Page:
Also, the opticke linkove zakonceni (OLZ) 1, an optical line termination unit for primary pulse code modulation links, is offered as an interface module of the system. This approach simplifies network projections, allowing operators of public telecommunications networks to select an optimal solution in time and cost when building access networks, Rícar believes.
The company’s technology is being continually enhanced and its manufacturing capacity enlarged. TTC has founded six subsidiaries with foreign capital participation in most of them. These companies operate in telecommunications and related product lines in the Czech and Slovak Republics and Russia. TTC’s primary goal is to strengthen its position in the Czech market, expand in Slovakia and make its way to new foreign markets.
Domestic market plans encompass objectives that include the release of more products and services through transmission systems and development activities to supplement and enhance its systems. This company effort includes collaboration with its Italian partner on new solutions for access networks. Another objective is to provide further growth in manufacturing capacity. The company purchased a facility in Prague that was originally intended for growth in the Czech Republic by Phillips.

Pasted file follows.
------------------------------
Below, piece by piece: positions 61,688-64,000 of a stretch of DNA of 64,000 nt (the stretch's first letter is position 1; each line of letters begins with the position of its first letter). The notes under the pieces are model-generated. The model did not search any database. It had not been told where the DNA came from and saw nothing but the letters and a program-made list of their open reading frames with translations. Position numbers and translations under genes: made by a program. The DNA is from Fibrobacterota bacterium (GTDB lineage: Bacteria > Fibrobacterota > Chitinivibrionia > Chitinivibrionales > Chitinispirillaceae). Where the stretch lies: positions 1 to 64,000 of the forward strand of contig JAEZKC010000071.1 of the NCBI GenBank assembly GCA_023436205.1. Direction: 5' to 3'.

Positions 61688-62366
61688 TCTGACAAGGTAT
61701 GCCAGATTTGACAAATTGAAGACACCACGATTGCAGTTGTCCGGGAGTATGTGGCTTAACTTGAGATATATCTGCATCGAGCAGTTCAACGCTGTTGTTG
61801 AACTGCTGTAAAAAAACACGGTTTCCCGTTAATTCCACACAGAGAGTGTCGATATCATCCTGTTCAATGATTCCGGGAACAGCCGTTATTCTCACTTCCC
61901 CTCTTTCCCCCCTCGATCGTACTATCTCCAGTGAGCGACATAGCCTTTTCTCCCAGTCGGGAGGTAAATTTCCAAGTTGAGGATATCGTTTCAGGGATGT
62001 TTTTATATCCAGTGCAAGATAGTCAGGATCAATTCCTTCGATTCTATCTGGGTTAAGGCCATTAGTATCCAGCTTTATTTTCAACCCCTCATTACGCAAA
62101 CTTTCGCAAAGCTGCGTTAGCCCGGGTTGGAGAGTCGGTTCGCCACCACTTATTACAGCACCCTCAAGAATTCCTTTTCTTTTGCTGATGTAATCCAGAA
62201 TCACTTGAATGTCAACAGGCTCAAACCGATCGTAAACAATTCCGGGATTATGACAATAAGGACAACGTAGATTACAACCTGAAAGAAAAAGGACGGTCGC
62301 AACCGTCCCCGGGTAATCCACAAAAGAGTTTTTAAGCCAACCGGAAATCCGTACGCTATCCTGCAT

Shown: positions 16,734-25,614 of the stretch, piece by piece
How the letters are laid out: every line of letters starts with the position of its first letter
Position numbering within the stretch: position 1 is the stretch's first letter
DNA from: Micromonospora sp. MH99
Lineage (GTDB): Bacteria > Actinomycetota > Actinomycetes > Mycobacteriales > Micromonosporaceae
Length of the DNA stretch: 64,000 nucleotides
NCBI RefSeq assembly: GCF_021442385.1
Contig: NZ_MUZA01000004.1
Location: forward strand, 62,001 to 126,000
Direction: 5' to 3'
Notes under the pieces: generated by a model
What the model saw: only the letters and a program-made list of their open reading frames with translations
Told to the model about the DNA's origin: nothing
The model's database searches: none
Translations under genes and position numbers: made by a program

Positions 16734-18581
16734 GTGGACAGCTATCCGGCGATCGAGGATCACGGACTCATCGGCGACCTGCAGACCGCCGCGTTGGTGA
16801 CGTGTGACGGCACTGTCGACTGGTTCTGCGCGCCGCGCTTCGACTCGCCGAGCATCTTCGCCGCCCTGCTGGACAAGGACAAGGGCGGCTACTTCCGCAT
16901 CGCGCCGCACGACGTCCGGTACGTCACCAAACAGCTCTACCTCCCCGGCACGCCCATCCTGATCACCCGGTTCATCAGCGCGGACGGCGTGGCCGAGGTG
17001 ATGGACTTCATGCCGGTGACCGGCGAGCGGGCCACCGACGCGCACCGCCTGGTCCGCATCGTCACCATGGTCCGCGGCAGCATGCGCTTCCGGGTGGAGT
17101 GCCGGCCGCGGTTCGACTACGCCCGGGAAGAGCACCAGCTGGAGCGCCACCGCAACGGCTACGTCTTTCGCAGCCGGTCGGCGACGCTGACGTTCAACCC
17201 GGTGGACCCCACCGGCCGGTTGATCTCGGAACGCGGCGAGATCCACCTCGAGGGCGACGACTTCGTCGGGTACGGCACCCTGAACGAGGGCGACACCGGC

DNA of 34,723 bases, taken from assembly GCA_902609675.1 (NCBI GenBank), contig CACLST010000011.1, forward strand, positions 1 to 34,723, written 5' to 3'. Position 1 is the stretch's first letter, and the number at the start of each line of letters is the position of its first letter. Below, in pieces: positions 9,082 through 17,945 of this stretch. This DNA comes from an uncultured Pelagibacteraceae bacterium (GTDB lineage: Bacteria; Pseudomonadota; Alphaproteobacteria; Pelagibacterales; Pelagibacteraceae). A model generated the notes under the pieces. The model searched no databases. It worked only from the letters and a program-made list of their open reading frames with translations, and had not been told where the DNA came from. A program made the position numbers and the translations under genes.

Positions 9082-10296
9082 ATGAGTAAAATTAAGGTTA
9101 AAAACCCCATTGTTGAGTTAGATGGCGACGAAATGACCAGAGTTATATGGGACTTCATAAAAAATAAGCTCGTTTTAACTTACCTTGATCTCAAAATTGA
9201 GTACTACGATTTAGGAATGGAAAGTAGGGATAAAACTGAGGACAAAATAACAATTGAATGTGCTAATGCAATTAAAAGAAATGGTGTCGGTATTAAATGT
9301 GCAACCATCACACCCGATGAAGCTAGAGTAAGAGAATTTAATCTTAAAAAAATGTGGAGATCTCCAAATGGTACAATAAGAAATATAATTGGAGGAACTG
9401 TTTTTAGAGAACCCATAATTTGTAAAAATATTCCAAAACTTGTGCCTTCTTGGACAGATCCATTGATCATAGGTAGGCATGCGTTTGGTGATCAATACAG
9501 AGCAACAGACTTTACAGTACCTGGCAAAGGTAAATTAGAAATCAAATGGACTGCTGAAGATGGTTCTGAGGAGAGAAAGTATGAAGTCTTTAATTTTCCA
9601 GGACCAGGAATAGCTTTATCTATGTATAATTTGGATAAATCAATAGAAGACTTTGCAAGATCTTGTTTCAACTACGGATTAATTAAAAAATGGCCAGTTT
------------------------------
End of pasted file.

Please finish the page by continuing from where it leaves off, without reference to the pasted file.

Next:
“This purchase provides an opportunity to concentrate manufacturing activities of the whole TTC group in one place, to organize them efficiently and to build a complete stock and supply base,” Rícar offers. “Our concentrated and joint efforts in Slovakia, especially the efforts by TTC Marconi and TTC Telecom, have resulted in being awarded a competitive contract from Slovtransgaz.” He also reports the award of a $2.5 million competitive contract by Lithuanian Telecommunications under rules set forth by the European Bank for Reconstruction and Development.